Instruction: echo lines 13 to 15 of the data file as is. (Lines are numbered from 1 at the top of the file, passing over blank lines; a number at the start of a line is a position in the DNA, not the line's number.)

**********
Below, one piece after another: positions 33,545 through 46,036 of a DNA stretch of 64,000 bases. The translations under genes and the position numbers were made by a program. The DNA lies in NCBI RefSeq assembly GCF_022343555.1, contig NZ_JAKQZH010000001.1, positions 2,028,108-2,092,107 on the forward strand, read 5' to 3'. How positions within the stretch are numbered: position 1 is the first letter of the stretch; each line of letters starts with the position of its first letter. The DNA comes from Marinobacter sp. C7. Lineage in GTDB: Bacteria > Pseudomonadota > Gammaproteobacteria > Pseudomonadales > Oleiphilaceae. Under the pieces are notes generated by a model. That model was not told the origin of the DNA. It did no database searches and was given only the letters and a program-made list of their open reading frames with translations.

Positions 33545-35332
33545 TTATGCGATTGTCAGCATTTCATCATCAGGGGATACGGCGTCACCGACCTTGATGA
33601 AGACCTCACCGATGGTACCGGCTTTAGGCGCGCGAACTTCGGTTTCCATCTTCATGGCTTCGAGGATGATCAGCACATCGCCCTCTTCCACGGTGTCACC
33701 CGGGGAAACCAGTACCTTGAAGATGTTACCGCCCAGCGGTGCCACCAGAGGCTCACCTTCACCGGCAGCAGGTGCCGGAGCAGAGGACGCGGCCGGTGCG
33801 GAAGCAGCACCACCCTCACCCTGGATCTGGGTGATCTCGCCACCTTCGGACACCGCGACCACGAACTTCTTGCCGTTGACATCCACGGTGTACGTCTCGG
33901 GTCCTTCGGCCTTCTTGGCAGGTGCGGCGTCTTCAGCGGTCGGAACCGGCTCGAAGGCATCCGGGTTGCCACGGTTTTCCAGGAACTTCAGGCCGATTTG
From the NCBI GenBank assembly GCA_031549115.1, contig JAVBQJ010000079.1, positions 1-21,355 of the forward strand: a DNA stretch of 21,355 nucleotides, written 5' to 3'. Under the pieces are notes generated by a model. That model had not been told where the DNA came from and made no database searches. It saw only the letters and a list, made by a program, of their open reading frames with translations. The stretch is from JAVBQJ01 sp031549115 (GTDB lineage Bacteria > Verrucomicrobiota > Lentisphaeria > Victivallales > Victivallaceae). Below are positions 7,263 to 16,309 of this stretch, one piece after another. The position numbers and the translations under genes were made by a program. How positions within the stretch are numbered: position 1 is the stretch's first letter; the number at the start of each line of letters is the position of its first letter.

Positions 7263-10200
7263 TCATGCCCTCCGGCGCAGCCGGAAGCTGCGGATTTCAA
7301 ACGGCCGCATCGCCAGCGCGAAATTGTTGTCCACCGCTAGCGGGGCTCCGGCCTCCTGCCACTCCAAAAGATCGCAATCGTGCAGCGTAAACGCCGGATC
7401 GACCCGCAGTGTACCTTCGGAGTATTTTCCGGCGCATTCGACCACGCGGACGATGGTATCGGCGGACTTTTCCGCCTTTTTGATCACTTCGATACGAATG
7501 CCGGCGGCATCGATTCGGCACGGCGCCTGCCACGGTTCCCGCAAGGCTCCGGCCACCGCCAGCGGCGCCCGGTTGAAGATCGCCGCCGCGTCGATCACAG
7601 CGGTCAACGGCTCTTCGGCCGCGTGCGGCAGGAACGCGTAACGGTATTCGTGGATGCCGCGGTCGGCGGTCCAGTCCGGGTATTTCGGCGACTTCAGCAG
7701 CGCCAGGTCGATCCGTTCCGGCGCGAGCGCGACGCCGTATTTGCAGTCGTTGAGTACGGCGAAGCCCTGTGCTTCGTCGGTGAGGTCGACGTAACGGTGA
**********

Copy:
7501 CCGGCGGCATCGATTCGGCACGGCGCCTGCCACGGTTCCCGCAAGGCTCCGGCCACCGCCAGCGGCGCCCGGTTGAAGATCGCCGCCGCGTCGATCACAG
7601 CGGTCAACGGCTCTTCGGCCGCGTGCGGCAGGAACGCGTAACGGTATTCGTGGATGCCGCGGTCGGCGGTCCAGTCCGGGTATTTCGGCGACTTCAGCAG
7701 CGCCAGGTCGATCCGTTCCGGCGCGAGCGCGACGCCGTATTTGCAGTCGTTGAGTACGGCGAAGCCCTGTGCTTCGTCGGTGAGGTCGACGTAACGGTGA